Korean J Anesthesiol Search


Korean Journal of Anesthesiology 2001;41(6):767-774.
DOI: https://doi.org/10.4097/kjae.2001.41.6.767   
The Value of Systemic Ketamine for Preemptive Analgesia in a Rat Model for ostoperative Pain.
Hae Jin Lee, Jin Hwan Choi, Se Ho Moon
Department of Anesthesiology, College of Medicine, The Catholic University of Korea, Seoul, Korea
Pretreatment of systemic ketamine reduced pain behaviors in some animal models with persistent pain. However, a clinically relevant preemptive analgeisic effect of systemic ketamine is controversial. The purpose of this study was to examine the preemptive effect of systemic ketamine in rats undergoing a plantar incision.
Ketamine (10, 30, or 100 mg/kg) or a saline vehicle was administered subcutaneously 30 minutes before an incision was made. Withdrawal thresholds to calibrated von Frey filaments adjacent to the wound were measured before incision and from 2 hours to postoperative 6 days after incision. To evaluate the effectiveness of an extension of antinociceptive treatment into the initial postoperative period, 30 mg/kg ketamine or a saline vehicle 30 minutes before an incision was made was administered subcutaneously followed by injection of 5 more of the same drug or vehicle every 1 hour. The development of pain behavior was also evaluated before incision and from 30 minutes after last drug injection to postoperative 6 days.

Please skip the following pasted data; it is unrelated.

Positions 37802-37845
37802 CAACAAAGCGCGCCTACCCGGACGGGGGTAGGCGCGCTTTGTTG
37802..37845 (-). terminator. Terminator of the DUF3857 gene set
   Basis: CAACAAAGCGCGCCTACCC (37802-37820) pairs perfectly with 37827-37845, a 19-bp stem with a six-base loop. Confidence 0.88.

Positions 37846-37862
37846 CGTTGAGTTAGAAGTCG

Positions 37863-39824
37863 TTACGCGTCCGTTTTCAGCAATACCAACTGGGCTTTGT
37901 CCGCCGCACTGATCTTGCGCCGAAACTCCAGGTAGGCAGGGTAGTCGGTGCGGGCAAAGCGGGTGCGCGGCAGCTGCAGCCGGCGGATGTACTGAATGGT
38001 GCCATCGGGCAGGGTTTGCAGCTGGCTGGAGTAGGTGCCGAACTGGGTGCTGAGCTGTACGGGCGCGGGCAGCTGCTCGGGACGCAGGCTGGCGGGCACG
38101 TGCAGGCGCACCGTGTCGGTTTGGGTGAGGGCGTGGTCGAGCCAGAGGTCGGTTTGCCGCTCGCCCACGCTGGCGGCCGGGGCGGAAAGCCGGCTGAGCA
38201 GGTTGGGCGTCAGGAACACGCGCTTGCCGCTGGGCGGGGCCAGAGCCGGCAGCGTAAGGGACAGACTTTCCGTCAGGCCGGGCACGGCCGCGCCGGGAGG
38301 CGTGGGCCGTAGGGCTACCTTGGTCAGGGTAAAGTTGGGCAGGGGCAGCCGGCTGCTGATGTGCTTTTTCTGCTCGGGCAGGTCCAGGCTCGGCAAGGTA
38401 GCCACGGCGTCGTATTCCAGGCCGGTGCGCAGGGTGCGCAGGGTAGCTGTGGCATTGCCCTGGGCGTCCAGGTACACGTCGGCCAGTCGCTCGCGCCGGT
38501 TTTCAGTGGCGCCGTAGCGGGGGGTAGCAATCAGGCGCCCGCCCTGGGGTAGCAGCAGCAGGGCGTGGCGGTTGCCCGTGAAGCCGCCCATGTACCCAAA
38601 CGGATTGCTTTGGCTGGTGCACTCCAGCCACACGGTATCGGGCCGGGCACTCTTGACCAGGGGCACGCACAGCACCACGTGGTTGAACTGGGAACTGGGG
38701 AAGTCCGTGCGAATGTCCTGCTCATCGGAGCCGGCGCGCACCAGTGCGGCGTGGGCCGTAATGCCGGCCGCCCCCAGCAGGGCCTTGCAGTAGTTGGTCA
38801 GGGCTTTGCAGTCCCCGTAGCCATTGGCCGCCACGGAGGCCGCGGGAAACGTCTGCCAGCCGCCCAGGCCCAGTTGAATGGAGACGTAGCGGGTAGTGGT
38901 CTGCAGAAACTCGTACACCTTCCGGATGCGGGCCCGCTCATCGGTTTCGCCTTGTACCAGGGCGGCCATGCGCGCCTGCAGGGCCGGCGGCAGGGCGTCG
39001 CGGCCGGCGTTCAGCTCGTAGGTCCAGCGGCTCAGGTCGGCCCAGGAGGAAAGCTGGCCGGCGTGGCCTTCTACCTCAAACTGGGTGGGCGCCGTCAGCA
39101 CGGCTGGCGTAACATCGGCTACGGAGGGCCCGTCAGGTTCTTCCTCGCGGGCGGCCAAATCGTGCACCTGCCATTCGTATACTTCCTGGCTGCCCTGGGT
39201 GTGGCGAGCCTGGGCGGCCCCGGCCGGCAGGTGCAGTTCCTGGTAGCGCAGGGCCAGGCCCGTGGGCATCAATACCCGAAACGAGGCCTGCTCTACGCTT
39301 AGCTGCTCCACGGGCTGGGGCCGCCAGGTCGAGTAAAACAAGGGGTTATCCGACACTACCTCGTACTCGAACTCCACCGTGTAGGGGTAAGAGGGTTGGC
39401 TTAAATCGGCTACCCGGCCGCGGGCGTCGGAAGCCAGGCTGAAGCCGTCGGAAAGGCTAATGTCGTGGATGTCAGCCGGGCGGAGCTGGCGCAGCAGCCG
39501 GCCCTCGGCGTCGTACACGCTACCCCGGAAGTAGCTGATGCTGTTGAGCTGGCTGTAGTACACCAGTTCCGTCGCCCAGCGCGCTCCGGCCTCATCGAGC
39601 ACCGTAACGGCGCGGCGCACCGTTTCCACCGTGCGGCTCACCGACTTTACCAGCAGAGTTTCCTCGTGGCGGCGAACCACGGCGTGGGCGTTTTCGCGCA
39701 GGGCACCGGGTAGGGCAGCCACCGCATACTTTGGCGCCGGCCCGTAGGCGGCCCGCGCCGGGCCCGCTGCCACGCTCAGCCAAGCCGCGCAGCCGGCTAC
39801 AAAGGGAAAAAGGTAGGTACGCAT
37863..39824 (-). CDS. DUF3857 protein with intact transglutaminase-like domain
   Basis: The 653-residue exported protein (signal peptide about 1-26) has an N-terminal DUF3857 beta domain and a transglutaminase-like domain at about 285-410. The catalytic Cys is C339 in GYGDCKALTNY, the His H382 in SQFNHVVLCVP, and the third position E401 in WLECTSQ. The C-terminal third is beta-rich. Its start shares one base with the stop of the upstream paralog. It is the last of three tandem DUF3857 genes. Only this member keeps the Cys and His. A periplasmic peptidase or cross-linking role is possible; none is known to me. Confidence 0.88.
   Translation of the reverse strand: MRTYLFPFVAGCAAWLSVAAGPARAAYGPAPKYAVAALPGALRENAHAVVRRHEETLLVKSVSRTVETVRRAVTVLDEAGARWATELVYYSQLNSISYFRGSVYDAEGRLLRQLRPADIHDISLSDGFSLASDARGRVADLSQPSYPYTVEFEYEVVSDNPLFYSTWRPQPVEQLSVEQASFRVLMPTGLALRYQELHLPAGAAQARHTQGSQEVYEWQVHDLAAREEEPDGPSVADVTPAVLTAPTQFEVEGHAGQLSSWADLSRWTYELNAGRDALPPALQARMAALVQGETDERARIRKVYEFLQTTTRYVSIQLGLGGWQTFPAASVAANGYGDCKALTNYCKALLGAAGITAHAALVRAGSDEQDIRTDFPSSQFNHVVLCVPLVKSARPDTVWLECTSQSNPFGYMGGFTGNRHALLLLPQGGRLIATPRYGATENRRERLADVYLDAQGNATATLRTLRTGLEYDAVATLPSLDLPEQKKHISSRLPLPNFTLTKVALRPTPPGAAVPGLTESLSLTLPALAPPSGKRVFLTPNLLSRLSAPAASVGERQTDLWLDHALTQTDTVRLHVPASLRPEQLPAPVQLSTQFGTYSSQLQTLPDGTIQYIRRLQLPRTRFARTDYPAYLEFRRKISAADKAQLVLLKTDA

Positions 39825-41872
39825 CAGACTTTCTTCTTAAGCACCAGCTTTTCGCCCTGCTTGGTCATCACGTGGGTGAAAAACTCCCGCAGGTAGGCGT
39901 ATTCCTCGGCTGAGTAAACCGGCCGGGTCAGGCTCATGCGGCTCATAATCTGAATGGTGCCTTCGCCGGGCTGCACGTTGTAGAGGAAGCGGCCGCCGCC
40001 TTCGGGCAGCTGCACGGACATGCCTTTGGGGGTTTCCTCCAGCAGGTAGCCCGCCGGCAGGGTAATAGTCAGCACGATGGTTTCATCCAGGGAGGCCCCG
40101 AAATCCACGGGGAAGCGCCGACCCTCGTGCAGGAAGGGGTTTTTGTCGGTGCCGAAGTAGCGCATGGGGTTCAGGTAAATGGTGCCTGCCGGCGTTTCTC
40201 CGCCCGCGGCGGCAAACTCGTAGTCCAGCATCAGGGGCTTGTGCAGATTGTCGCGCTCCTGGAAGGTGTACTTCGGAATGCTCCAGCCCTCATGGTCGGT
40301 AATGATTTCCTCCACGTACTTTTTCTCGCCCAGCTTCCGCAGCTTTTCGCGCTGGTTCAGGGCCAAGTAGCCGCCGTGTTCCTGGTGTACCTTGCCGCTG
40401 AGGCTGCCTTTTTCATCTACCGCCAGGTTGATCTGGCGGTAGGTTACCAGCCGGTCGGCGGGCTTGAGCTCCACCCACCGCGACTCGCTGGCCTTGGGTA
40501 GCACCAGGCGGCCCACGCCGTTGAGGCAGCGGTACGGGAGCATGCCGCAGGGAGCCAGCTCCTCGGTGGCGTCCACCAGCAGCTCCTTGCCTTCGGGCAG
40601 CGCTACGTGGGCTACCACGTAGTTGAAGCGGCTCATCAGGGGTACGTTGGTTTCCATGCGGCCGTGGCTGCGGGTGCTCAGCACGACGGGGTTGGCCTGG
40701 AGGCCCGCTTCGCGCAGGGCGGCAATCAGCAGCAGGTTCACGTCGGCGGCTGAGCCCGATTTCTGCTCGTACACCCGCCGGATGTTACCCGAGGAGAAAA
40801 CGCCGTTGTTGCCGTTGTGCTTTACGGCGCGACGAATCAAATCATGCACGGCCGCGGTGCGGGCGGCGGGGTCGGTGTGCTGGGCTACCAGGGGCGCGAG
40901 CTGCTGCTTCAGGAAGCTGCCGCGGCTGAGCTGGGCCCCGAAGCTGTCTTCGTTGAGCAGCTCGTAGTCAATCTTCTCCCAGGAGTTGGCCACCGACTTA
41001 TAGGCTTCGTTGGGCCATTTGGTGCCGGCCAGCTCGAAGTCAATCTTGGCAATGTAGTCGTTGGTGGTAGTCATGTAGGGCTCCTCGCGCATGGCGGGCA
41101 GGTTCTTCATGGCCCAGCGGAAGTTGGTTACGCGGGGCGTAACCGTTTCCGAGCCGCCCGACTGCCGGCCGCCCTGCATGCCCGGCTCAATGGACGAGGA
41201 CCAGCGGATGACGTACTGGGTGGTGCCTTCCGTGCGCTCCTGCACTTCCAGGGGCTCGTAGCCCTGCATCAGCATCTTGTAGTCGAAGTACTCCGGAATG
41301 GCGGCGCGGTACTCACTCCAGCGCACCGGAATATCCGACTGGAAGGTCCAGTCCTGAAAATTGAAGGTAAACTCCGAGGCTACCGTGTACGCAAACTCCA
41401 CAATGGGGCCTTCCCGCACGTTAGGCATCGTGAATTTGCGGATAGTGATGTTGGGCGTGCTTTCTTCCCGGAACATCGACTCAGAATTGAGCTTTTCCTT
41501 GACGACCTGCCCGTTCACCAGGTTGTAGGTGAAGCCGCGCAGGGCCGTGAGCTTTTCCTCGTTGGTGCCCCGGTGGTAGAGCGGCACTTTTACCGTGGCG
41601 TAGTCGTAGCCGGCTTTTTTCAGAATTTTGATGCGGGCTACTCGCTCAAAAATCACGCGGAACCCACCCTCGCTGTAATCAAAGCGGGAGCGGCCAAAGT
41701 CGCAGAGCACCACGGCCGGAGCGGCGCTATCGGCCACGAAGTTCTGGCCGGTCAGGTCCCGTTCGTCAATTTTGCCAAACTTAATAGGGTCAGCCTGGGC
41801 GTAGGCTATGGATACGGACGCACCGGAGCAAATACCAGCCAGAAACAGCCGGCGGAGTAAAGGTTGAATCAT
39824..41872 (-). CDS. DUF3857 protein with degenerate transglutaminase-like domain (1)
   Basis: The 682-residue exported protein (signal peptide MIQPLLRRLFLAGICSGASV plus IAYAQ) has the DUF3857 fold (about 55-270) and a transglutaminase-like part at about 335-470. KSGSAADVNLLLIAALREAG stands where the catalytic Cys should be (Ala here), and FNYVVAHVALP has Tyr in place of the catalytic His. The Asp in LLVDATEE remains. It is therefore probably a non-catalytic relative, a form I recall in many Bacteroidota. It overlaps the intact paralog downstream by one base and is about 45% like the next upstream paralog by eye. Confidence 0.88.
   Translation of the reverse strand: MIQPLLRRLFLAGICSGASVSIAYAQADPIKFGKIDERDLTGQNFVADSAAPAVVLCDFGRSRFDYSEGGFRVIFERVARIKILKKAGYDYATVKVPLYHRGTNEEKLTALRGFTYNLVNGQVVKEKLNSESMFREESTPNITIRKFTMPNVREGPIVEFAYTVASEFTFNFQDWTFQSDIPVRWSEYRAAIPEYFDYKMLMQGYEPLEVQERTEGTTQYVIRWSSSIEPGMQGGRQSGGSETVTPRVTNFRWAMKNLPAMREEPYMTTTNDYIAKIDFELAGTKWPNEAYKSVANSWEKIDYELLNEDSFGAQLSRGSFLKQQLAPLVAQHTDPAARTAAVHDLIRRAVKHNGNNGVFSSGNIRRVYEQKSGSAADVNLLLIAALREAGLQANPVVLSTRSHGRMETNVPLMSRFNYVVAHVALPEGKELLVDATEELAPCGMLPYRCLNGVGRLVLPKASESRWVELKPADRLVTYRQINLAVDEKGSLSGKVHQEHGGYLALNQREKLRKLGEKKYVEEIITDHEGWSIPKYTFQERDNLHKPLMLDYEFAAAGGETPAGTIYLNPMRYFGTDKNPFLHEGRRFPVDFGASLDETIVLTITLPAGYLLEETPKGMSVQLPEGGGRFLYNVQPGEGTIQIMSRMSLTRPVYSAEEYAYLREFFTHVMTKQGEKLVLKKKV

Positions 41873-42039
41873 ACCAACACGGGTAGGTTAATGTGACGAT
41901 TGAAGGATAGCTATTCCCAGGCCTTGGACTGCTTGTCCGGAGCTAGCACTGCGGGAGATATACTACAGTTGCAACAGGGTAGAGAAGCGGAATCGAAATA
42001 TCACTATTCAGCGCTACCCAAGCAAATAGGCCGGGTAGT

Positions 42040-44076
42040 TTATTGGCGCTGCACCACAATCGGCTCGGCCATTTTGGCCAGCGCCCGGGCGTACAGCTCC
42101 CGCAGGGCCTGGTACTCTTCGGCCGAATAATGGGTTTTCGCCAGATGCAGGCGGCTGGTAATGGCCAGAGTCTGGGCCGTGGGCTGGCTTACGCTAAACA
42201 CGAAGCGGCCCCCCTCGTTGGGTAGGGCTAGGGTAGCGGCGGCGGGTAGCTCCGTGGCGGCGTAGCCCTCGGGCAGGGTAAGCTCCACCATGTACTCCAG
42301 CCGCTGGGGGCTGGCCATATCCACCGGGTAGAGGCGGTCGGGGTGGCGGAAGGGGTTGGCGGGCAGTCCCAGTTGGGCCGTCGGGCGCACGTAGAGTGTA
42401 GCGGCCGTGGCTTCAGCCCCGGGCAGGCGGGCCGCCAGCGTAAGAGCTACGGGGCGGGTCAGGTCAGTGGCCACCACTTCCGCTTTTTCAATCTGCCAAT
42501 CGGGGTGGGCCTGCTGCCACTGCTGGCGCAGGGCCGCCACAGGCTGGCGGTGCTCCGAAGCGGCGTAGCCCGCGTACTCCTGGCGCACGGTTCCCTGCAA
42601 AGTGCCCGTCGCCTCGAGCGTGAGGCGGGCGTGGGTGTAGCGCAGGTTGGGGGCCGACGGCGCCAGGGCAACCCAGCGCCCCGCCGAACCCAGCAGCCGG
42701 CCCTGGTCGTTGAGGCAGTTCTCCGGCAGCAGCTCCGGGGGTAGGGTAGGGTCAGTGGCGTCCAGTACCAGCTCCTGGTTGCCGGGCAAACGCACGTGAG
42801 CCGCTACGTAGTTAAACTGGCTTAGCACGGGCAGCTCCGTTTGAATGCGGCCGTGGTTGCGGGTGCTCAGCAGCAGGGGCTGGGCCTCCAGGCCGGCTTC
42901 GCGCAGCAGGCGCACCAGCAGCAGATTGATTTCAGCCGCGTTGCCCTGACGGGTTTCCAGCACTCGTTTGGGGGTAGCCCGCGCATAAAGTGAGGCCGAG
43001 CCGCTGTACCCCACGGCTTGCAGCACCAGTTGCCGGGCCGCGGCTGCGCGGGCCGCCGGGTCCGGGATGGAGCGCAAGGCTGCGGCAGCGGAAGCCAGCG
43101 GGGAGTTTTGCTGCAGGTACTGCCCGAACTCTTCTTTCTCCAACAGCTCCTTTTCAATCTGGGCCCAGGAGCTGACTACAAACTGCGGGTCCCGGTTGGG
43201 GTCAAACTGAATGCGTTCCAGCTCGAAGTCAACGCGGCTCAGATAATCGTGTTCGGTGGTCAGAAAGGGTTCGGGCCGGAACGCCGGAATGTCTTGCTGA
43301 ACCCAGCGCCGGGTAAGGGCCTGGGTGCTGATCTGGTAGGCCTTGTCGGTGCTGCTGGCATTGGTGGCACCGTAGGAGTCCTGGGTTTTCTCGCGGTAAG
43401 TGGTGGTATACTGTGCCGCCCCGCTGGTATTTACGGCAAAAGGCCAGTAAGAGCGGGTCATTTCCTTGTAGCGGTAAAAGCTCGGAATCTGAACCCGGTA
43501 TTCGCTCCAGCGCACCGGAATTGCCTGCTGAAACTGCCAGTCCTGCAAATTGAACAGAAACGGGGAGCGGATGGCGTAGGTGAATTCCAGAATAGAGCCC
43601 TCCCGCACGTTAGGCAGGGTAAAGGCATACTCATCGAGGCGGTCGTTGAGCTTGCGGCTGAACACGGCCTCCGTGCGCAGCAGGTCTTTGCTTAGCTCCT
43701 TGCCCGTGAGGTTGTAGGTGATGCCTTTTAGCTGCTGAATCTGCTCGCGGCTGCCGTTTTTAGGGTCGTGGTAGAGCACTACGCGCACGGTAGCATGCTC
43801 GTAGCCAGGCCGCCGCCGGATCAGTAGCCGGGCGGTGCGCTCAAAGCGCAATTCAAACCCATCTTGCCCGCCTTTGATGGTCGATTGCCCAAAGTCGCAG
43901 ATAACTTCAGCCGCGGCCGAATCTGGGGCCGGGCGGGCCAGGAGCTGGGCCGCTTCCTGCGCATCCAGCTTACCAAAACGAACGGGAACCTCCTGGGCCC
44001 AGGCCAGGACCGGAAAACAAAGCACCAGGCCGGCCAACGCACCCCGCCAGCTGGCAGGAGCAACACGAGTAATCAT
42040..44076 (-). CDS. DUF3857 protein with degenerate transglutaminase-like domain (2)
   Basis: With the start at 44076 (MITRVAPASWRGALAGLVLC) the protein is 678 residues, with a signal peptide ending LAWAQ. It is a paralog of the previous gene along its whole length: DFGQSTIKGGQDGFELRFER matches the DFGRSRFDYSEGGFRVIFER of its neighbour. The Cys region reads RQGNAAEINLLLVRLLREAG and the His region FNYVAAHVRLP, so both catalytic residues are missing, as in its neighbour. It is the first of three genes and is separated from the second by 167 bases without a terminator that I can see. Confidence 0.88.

In saline vehicle-treated rats, mechanical hyperalgesia was persistent through day 1 after surgery and then gradually returned to the preincisional value. Thirty mg/kg ketamine increased the withdrawal threshold at 2 hours. One hundred mg/kg ketamine caused a motor block at 2 hours and increased the withdrawal threshold at 2.5 and 3 hours. A repeated injection of 30 mg/kg ketamine caused a motor block during the first 2 hours, and reduced hyperalgesia at 3 and 4 hours after the last drug injection. However, there were no significant differences in withdrawal thresholds among the groups at all subsequent times.
Antinociceptive treatment of systemic ketamine covers the period of surgery and the initial postoperative period by reducing early pain behavior, but had no impact on subsequent measures of hyperalgesia. Therefore, a preemptive effect of systemic ketamine in postoperative pain seems unlikely.
Key Words: Analgesics: ketamine; subcutaneous; Animals: rats; Pain: incisional; preemptive analgesia; postoperative


Browse all articles >

Editorial Office
101-3503, Lotte Castle President, 109 Mapo-daero, Mapo-gu, Seoul 04146, Korea
Tel: +82-2-792-5128    Fax: +82-2-792-4089    E-mail: journal@anesthesia.or.kr                

Copyright © 2024 by Korean Society of Anesthesiologists.

Developed in M2PI

Close layer
prev next